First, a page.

Pâshupata-Yoga
The unitive discipline of the Pâshupata sect, as expounded in some of the Purânas

Pâtanjala-Yoga
The unitive discipline of Patanjali, better known as Râja-Yoga or Yoga-Darshana

Pûrna-Yoga
The unitive discipline of wholeness or integration, which is the name of Sri Aurobindo's Yoga

Râja-Yoga
The royal unitive discipline, also called Pâtanjala-Yoga, Ashtânga-Yoga, or Râja-Yoga

Samâdhi-Yoga
The unitive discipline of ecstasy

Sâmkhya-Yoga
The unitive discipline of insight, which is the name of certain liberation teachings and schools referred to in the Mahâbhârata

Samnyâsa-Yoga
The unitive discipline of renunciation, which is contrasted against Karma-Yoga in the Bhagavad-Gîtâ

Samputa-Yoga
The unitive discipline of sexual congress (maithunâ) in Tantra-Yoga

Samrambha-Yoga
The unitive discipline of hatred, as mentioned in the Vishnu-Purâna, which illustrates the profound yogic principle that one becomes what one constantly contemplates (even if charged with negative emotions)

Saptânga-Yoga
The unitive discipline of the seven limbs (sapta-anga), also known as Sapta-Sâdhana in the Gheranda-Samhitâ: (1) six purificatory practices (shat-karma), (2) posture (âsana), (3) seal (mudrâ), (4) sensory inhibition (pratyâhâra), (5) breath control (prânâyâma), (6) meditation (dhyâna), and (7) ecstasy (samâdhi)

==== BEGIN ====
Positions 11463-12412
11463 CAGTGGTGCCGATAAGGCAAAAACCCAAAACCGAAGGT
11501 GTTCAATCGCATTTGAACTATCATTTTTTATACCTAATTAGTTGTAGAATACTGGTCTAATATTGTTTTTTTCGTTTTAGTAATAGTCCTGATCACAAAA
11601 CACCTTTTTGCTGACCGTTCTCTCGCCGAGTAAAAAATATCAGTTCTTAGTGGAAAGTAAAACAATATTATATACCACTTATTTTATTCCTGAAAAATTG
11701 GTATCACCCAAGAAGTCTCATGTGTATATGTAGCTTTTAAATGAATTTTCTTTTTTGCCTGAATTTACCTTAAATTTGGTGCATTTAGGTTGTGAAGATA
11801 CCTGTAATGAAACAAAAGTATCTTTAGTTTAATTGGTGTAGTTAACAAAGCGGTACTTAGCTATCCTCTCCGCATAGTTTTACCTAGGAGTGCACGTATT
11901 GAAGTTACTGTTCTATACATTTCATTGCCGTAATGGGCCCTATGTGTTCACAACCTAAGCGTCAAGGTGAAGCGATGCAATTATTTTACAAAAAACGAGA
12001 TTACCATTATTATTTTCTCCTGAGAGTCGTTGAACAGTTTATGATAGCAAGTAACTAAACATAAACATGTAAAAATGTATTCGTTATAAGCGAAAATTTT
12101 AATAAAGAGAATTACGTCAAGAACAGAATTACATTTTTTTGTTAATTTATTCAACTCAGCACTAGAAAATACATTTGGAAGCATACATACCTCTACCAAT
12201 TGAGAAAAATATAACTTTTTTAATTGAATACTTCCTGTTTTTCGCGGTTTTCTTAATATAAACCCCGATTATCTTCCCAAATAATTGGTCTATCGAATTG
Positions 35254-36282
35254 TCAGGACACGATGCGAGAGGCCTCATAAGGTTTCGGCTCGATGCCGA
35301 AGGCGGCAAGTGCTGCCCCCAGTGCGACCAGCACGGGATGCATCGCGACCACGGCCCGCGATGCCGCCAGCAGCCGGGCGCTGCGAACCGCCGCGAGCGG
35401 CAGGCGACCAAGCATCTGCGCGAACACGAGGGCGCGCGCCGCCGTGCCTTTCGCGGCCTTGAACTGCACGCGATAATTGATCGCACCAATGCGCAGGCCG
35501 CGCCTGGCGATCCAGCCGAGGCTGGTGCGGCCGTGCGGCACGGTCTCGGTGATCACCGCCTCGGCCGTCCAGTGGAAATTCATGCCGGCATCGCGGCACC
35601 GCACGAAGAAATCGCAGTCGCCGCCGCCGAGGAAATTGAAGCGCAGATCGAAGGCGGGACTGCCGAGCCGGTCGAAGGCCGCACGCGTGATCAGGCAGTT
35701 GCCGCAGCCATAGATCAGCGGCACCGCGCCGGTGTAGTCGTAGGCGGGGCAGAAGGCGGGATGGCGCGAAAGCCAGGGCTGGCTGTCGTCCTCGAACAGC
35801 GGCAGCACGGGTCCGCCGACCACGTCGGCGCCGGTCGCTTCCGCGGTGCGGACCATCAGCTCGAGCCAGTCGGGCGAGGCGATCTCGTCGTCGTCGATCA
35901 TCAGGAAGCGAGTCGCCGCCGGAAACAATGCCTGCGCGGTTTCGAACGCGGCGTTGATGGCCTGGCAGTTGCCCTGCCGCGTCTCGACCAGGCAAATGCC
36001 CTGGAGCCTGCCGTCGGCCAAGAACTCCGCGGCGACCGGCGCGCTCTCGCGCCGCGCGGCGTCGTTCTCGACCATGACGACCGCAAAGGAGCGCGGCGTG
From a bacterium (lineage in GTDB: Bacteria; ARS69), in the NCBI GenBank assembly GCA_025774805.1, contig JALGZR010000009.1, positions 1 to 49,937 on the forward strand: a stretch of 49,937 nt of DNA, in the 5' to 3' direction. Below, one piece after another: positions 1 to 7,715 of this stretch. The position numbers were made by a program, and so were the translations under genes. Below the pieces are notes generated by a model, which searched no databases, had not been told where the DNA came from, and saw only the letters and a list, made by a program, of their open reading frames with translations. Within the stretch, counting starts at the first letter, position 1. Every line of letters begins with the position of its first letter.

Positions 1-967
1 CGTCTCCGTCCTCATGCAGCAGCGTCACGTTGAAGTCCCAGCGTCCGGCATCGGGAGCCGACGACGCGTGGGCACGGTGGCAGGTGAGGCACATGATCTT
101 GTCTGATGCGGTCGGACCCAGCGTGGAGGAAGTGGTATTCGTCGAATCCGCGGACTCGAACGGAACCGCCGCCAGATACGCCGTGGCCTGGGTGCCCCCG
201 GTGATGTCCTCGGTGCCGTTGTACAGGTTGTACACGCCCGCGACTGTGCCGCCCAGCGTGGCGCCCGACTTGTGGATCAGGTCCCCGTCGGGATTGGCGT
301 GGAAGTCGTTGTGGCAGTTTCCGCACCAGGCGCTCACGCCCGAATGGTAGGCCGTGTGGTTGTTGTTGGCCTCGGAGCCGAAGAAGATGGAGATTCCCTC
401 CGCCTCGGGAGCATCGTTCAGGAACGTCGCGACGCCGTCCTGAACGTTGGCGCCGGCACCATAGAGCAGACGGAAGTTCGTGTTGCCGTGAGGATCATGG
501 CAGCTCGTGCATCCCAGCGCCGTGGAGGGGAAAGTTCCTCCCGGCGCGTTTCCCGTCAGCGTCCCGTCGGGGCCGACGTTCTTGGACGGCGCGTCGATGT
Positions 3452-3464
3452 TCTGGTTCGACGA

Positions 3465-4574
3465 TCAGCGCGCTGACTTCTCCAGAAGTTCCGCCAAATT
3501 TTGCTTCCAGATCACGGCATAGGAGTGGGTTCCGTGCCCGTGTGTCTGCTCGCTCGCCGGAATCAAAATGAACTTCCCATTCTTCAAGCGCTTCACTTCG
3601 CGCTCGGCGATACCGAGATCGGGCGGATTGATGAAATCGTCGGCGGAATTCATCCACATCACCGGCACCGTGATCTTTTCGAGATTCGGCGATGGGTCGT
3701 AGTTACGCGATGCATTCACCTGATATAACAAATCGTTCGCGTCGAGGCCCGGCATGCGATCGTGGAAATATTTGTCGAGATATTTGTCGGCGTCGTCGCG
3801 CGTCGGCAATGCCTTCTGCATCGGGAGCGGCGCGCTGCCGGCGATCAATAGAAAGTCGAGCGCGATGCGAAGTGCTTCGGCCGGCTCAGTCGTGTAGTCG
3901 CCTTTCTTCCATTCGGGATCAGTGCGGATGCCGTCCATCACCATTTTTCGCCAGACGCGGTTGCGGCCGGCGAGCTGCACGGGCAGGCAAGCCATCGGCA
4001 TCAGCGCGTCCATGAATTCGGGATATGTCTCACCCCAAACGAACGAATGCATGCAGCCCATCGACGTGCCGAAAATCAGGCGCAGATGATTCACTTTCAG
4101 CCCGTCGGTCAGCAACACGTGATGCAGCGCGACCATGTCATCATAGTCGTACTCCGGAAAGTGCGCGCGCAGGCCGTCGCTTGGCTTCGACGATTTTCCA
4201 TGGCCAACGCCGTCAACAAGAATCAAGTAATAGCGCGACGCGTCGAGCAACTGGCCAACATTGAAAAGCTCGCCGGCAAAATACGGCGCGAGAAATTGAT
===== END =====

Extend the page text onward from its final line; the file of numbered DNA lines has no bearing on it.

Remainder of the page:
Shadanga-Yoga
The unitive discipline of the six limbs (shad-anga), as expounded in the Maitrâyanîya-Upanishad: (1) breath control (prânâyâma), (2) sensory inhibition (pratyâhâra), (3) meditation (dhyâna), (4) concentration (dhâranâ), (5) examination (tarka), and (6) ecstasy (samâdhi)

Siddha-Yoga
The unitive discipline of the adepts, a concept found in some of the Tantras

Sparsha-Yoga
The unitive discipline of contact; a Vedantic Yoga mentioned in the Shiva-Purâna, which combines mantra recitation with breath control; cf. Asparsha-Yoga

Tantra-Yoga
The unitive discipline of the Tantras, a kundalinî-based Yoga

Târaka-Yoga
The unitive discipline of the "deliverer" (târaka); a medieval Yoga based on light phenomena

Yantra-Yoga
The unitive discipline of focusing the mind upon geometric representations (yantra) of the cosmos.

BY: +Prof: Koti Madhav Balu Chowdary


 Definitions of Yoga